Thursday, August 21 08:15:13
Gold extended losses to a fifth session on Thursday, sliding 1 percent to its lowest in two months, after the U.S. dollar strengthened on indications from the Federal Reserve that it could raise interest rates sooner than expected.
A surprisingly strong recovery in the U.S. job market could lead the Fed to raise interest rates earlier than it had been anticipating, minutes from the Fed's July meeting showed, although most officials wanted further evidence before changing their view.
Spot gold fell as much as 1.2 percent to $1,276.90 an ounce, its lowest since June 19, before recovering slightly by 0635 GMT to trade down 0.9 percent at $1,280.04. U.S. gold dropped as much as 1.6 percent to $1,274.90, also a two-month low. Safe-haven gold failed to gain support despite a dip in Asian shares that came under pressure as a disappointing Chinese manufacturing survey stoked concern about the regional giant. The U.S. dollar traded at 11-month highs against a basket of major currencies because of the slightly hawkish tone in the U.S. central bank's minutes. More data on Thursday on U.S. weekly jobless claims and eurozone and U.S. manufacturing data could trigger further sell-offs in gold. Investors fear that strong data could prompt the Fed to increase rates soon. Higher interest rates would dull the appeal of non-interest-bearing assets such as gold. Markets are also eyeing Fed chair Janet Yellen's comments at the Jackson Hole central bankers' gathering on Friday.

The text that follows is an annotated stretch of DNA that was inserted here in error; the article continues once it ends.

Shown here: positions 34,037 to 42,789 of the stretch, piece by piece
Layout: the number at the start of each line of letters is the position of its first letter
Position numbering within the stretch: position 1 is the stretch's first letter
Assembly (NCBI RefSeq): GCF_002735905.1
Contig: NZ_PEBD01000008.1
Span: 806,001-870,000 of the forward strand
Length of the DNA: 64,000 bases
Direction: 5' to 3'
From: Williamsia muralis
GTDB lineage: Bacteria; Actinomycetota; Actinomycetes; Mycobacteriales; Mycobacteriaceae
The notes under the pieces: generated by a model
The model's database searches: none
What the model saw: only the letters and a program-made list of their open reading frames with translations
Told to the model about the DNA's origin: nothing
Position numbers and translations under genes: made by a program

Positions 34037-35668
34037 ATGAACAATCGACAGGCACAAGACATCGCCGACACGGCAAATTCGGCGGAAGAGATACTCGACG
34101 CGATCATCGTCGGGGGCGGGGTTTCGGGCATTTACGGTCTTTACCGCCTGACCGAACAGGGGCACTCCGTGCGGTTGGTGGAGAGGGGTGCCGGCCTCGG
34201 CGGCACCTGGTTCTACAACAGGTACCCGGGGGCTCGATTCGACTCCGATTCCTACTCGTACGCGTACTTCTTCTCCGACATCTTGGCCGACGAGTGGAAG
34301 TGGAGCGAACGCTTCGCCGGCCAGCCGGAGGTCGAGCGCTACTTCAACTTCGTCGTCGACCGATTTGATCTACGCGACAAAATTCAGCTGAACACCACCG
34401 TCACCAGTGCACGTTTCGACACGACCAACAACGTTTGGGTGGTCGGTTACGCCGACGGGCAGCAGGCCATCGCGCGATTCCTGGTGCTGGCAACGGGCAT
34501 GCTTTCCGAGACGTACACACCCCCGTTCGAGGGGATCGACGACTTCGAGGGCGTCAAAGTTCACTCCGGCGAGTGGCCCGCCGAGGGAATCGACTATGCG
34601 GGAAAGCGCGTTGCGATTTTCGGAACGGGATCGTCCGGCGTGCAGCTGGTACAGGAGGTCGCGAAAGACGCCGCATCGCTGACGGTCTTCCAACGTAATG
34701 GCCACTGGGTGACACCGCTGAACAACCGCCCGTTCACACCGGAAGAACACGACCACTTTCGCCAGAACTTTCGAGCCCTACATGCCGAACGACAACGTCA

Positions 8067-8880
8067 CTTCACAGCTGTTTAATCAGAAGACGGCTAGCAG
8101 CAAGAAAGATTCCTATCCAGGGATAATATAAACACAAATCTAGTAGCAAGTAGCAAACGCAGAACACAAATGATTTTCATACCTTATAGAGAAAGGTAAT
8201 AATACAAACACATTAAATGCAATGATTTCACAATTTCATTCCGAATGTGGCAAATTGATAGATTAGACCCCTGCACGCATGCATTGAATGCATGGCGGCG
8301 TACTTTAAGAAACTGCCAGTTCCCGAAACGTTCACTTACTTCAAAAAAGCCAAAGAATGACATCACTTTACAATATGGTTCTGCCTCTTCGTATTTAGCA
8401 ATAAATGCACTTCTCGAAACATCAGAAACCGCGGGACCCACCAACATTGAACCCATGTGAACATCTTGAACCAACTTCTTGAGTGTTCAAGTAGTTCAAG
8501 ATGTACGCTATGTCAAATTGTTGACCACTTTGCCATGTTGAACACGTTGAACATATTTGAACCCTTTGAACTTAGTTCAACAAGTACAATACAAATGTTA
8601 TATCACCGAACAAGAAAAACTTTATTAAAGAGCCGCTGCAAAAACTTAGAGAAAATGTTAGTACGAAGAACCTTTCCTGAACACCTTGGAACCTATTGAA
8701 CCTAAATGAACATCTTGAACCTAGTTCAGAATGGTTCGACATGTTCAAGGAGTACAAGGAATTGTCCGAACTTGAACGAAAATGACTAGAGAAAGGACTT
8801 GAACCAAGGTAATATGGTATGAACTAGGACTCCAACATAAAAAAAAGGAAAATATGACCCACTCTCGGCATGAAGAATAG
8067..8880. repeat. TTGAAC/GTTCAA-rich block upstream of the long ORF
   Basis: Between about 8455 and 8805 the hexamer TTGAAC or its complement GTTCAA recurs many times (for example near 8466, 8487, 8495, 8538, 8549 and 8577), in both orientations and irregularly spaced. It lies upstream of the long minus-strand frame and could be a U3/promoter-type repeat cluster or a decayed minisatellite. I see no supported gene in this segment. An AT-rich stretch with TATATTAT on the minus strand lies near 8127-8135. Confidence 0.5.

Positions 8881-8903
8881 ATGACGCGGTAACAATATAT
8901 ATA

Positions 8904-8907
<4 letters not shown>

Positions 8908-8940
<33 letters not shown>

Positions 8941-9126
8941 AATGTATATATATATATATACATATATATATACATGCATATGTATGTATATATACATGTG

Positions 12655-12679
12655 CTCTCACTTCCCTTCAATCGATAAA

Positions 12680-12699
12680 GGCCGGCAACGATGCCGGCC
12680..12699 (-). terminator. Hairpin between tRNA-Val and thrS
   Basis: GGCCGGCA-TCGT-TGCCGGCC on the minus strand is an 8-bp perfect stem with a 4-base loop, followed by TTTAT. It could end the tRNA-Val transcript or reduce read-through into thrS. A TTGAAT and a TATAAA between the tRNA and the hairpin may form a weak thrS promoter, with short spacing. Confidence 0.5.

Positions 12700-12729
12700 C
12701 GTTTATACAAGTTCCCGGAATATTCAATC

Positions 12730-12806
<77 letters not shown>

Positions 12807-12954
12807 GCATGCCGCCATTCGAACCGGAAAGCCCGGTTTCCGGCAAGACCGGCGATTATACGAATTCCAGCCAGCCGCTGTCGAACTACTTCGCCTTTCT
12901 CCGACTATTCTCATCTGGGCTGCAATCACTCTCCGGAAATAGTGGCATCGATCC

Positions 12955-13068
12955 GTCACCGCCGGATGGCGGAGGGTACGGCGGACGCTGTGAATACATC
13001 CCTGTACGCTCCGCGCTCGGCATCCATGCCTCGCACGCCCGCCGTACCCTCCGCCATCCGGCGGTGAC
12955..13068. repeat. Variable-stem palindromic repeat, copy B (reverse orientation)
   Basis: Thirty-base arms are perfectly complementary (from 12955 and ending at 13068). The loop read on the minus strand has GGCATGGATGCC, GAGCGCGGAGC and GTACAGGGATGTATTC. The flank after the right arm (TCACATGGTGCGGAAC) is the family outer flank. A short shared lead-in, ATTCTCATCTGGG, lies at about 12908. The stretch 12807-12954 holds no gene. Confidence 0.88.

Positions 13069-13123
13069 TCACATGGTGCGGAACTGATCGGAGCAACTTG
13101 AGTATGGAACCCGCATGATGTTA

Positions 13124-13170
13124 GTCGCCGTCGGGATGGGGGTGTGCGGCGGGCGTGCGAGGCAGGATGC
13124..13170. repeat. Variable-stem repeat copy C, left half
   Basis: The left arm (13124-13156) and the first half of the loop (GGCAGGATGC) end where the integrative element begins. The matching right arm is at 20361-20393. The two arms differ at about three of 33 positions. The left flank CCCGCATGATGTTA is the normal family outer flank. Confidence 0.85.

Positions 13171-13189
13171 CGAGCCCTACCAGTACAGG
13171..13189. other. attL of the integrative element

Meanwhile, SPDR Gold Trust, the world's largest gold-backed exchange-traded fund, said its holdings rose 0.9 tonne to 800.09 tonnes on Wednesday, the third straight daily increase.
Continued violence in Ukraine and the Middle East may be prompting investors to seek safety in gold. Those conflicts have helped push bullion up around 7 percent this year. (Reuters)
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